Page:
CMOS inductively coupled power receiver for wireless microsensors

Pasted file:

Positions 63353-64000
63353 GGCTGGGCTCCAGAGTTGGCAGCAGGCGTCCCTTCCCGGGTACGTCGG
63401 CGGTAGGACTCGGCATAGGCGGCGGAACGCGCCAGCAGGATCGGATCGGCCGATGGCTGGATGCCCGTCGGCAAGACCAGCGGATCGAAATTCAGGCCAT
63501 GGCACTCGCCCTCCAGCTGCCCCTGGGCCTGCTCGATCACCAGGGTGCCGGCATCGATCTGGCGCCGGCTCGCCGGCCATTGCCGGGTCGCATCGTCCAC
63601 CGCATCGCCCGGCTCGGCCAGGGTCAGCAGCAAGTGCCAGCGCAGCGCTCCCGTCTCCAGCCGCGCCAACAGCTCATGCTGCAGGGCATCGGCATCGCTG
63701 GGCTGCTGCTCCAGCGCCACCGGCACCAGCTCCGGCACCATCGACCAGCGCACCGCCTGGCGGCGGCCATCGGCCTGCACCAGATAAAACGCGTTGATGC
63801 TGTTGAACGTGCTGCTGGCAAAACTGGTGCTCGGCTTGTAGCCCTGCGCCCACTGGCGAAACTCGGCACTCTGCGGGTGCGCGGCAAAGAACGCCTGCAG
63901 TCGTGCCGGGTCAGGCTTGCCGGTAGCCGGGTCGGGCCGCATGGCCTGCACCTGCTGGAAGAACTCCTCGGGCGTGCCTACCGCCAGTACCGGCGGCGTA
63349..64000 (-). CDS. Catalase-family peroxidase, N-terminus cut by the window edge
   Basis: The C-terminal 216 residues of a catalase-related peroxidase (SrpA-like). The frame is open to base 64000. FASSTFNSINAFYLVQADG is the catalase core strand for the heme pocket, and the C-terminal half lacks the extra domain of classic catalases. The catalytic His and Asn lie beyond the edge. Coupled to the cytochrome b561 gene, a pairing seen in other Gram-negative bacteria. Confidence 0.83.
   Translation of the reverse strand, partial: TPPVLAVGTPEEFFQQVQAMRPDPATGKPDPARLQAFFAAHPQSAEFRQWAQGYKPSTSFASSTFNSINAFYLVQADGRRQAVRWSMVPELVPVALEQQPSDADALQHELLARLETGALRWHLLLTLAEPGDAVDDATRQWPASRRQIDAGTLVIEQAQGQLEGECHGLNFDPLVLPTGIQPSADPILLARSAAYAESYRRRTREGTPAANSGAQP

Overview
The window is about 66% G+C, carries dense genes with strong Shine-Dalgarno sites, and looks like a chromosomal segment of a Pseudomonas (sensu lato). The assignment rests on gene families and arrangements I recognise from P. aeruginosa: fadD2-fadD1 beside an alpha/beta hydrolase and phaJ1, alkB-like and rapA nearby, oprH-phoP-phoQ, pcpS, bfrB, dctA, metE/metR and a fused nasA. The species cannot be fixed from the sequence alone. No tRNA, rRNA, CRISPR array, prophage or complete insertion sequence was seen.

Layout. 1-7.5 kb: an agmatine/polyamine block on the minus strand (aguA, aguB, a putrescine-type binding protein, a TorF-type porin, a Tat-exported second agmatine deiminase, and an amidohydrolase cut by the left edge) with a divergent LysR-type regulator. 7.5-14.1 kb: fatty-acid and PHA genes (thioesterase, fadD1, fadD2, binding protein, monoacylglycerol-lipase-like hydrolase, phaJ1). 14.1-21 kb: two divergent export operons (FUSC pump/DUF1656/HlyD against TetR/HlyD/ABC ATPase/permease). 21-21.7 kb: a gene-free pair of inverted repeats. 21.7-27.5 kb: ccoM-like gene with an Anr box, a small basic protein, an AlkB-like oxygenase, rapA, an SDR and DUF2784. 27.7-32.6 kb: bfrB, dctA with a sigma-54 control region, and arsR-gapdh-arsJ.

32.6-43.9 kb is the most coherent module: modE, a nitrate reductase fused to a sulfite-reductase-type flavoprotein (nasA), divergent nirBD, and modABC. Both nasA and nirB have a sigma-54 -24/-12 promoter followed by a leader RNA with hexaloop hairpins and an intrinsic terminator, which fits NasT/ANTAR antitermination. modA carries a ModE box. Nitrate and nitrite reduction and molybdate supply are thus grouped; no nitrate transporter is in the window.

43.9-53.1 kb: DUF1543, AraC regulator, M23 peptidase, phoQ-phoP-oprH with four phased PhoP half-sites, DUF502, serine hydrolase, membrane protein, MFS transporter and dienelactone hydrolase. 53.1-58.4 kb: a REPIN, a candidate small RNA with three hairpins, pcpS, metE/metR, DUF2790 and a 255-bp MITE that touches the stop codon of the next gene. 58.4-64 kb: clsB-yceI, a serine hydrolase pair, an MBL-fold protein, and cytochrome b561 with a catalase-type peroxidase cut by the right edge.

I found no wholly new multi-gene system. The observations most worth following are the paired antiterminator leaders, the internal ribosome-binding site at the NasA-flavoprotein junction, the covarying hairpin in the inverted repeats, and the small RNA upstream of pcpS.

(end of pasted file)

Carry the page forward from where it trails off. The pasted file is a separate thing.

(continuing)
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This research investigates how to draw energy from a distant emanating and alternating (i.e., AC) magnetic source and deliver it to a battery (i.e., DC). The objective is to develop, design, simulate, build, test, and evaluate a CMOS charger integrated circuit (IC) that wirelessly charges the battery of a microsystem. A fundamental challenge here is that a tiny receiver coil only produces mV's of AC voltage, which is difficult to convert into DC form. Although LC-boosted diode-bridge rectifiers in the literature today extract energy from similar AC sources, they can do so only when AC voltages are higher than what miniaturized coils can produce, unless tuned off-chip capacitors are available, which counters the aim of integration. Therefore, rather than rectify the AC voltage, this research proposes to rectify the current that the AC voltage induces in the coil. This way, the system can still draw power from voltages that fall below the inherent threshold limit of diode-bridge rectifiers. Still, output power is low because, with these low currents, small coils can only extract a diminutive fraction of the magnetic energy available, which is why investing battery energy is also part of this research. Ultimately, the significance of increasing the power that miniaturized platforms can output is higher integration and functionality of micro-devices, like wireless microsensors and biomedical implants.
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